You are attributing atrocities abroad to theological disputes in American mosques.

Nyoop, I am referencing the approval of terrorist methods by a significant percentage of American Muslims.

92. lauraw - May 26, 2007

The fear is unfounded?

Do this, Michael. Pick some Suras from their book and criticize Mohammed’s indecent proclivities openly so that ‘moderate’ Muslims can see you and know who you are.

93. Michael - May 26, 2007

It’s fair to criticize Muslim moderates for their “tepid” response to the extremists. I’m not sure what cultural norms are behind this, but I doubt they are unique to Muslim ethnic minorities. Not so long ago, you could also point to the “tepid” response of the American Irish community to the terrorism perpetrated by the IRA. IIRC, a lot of the IRA’s funding came from Irish in America.

94. Michael - May 26, 2007

Do this, Michael. Pick some Suras from their book and criticize Mohammed’s indecent proclivities openly so that ‘moderate’ Muslims can see you and know who you are.

Heck, I don’t have to waste time picking Suras. The entire Koran is Satanic, in my opinion.

Yo, Muslims, am I making myself clear? My theological position is that your entire religion is Satanic.

That doesn’t mean I don’t like you. :)

95. geoff - May 26, 2007

…I doubt they are unique to Muslim ethnic minorities.

Who cares? Saying that they are would, in fact, be racist. But the bottom line is that the American people are unsure where their loyalties lie, and US authorities are having a tough time separating out the extremists from the moderates and liberals. A little help would be nice.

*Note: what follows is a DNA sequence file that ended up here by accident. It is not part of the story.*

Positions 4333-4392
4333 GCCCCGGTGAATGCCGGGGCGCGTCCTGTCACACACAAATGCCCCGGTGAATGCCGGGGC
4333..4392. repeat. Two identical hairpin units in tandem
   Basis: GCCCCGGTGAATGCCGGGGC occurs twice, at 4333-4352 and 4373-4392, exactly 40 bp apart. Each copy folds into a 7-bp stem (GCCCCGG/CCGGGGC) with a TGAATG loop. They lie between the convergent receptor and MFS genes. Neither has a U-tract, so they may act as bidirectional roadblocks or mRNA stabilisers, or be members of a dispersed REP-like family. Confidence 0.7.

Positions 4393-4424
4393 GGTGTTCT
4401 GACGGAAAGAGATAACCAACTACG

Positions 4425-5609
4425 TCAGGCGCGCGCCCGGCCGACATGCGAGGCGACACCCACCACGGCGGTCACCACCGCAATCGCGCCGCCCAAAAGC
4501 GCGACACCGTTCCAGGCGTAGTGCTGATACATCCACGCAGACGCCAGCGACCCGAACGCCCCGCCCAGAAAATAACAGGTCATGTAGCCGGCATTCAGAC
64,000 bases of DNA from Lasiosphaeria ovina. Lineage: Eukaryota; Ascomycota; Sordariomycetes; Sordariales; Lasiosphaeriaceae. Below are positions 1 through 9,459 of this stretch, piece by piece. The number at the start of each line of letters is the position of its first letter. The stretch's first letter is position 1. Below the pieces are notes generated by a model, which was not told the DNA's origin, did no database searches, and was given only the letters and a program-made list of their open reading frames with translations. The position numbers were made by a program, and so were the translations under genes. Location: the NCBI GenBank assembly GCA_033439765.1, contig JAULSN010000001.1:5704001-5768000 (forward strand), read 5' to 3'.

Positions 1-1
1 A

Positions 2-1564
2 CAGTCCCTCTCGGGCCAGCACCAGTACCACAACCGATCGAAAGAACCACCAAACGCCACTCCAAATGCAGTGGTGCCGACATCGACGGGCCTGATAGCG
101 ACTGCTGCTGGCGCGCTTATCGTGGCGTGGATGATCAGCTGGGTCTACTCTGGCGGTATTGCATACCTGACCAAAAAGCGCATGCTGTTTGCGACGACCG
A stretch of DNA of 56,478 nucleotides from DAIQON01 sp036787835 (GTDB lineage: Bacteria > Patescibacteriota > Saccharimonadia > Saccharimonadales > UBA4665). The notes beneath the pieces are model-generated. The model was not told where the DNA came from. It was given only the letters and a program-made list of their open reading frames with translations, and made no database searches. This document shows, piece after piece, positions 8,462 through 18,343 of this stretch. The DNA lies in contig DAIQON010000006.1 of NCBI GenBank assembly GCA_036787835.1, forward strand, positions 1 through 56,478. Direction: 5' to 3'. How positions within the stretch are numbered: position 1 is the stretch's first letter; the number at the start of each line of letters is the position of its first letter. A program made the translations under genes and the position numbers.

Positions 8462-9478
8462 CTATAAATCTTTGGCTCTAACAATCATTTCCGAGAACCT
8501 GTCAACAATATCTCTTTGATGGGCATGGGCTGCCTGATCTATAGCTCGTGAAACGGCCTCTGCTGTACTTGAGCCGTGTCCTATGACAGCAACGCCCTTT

96. geoff - May 26, 2007

On a more uplifting note, check out this little essay by Fred Thompson, which starts with:

I remember when I was a kid; one thing was clear to me. The more I learned about the rest of the world, the luckier I felt just having been born in America. The more I learned about America, the more I appreciated what those who came before us built; and how exceptional they were.

97. daveintexas - May 26, 2007

I doubt one Lutheran has to worry about another killing him over the dispute.

Mynd you, A Lutherite bite kan be quite nasti.

98. geoff - May 26, 2007

Mynd you, A Lutherite bite kan be quite nasti.

It’s the bacteria in their mouths.

99. Russ from Winterset - May 26, 2007

I’ll use 10% as the figure in my argument here, just for convenience. Is it a problem when 10% of a group expresses thoughts like this? Sure, they’re outnumbered 9:1 by those who don’t hold those views, right? Maybe not.

Didn’t 30% or so refuse to answer the question? That’s not an insignificant percentage. Why would they refuse to answer the question? Some of them could have been insulted by the nature of the question, but it’s not unreasonable to assume that an additional 10-15% of the survey participants held the same views as the bold 10% but were unwilling to reveal their views to the general public. It’s also reasonable to assume that another 10% or so of those responding unfavorably to suicide bombings were lying to prevent further scrutiny on their community.

I think that instead of thinking that “it’s not a problem, since only 10% of the group endorses violent behavior”, the focus should be “we’ve got a problem, since 10% of the group feels confident in expressing their views in public, even when those views could stigmatize their minority community”.